Threads Through Time-Gibson Girl

Click on thumbnails to enlarge images.

 
Coat Owned by Rose O’Neill, around 1917
On loan from the Bonniebrook Historical Society, Walnut Shade, MO

 

Gibson Girl Doll, c.1915
Bisque head with kid body and bisque arms
Made by J.D. Kestner, Germany, on loan from a private collection

 

Gibson Girl Pillow, c. 1915
Original design, The Weaker Sex, by Charles Dana Gibson, Manufacturer unknown.
On loan from a private collection

 

Gibson Girl Camille Clifford, 1904-1910
Vintage postcard
On loan from a private collection

 

Rose O’Neill and the Gibson Girl

In the late 19th century, a new illustration craze swept the country. The Gibson Girl, created by Charles Dana Gibson, became the ideal American girl. She was upper middle class, fashionable, confident, mischievous, and popular. She also possessed a specific physical appearance. The Gibson Girl was slim, but was larger in the hips and bust; the exaggerated body proportions were achieved with a tight swan-bill corset. Her signature hair was romantically piled loosely on top of her head, and she was beautiful. Most importantly, she was not political. She was not a suffragette.

As the Gibson Girl grew in popularity, she was featured on a wide variety of merchandise, such as plates, screens, fans, pillow cases, spoons, and ashtrays; the most popular being the Gibson Girl doll.

Though the Gibson Girl has become an icon of early 20th century, not all women subscribed to this ideal of beauty and fashion. Artist Rose O’Neill, the creator of the Kewpie Doll and a suffragette in New York, had a different viewpoint.

Part of Rose O’Neill’s campaign for women’s rights included advocating for more comfortable and practical clothing for women. O’Neill wrote several articles on the subject. On the popular fashion of the time she wrote:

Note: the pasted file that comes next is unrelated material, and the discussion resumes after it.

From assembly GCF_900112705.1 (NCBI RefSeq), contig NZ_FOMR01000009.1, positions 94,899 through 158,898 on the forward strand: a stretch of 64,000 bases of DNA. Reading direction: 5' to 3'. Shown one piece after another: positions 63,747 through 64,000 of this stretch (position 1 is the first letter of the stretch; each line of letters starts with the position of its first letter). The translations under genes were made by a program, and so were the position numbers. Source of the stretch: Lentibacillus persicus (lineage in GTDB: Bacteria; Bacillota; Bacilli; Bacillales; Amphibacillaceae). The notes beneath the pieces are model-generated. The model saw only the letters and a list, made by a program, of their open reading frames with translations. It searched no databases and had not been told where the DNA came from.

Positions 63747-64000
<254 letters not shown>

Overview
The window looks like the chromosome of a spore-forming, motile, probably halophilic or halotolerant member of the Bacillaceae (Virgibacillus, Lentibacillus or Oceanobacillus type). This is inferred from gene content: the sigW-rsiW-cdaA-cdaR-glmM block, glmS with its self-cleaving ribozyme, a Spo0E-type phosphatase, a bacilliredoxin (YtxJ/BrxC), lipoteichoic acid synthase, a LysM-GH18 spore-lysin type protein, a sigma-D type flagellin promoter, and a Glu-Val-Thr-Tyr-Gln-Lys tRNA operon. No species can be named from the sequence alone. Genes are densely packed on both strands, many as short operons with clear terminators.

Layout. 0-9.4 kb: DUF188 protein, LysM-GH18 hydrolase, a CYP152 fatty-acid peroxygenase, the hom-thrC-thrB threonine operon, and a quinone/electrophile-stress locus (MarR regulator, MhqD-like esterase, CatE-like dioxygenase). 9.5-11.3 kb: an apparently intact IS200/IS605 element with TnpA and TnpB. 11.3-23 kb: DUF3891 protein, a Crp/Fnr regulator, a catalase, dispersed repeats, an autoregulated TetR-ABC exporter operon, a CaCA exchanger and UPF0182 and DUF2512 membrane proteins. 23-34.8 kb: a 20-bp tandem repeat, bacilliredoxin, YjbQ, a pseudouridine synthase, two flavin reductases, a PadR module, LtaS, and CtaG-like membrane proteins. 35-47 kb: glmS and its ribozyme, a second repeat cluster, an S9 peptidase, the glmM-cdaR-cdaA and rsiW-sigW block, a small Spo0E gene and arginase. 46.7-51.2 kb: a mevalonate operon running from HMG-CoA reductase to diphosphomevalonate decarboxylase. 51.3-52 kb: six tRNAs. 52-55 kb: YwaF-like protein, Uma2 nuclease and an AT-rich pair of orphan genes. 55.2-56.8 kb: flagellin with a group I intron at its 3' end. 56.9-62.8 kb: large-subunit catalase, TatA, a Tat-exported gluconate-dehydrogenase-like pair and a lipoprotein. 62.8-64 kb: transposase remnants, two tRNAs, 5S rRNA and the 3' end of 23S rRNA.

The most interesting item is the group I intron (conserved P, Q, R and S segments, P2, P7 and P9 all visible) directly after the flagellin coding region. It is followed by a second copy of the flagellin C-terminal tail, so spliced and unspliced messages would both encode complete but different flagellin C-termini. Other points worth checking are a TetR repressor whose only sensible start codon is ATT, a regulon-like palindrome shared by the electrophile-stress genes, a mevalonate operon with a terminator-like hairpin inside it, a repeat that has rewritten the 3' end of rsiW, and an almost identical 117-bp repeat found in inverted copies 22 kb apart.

“And here we are to the point where I suddenly explain why, when
this modern woman is pretty, astonishing, chic, delightful, intriguing
to the imagination, she is not beautiful. No human shape can be
beautiful that does not bend in the middle.”

Good Houskeeping Magazine, March, 1911

O’Neill exemplified her fashion ideas with her own clothing, as seen in the coat on display. She created her own outfits that were free-flowing and loose, based on Greek tunics. In 1915, she judged a contest, the Polymuriel Prize Fund, for a design of a universal gown for women. The prize was $150. O’Neill set the parameters for the winning design. It was to encompass beauty, suitability to the wearer and occassion, and freedom of movement. Corsets were frowned upon. In an article announcing the competition in Omaha Sunday Bee Magazine (May 21, 1915), she stated, “When we are far from the burden of clothes as men are we may equal or even surpass them in great world achievements.”

Polymuriel Prize Article for the Omaha Daily Bee May 21 1915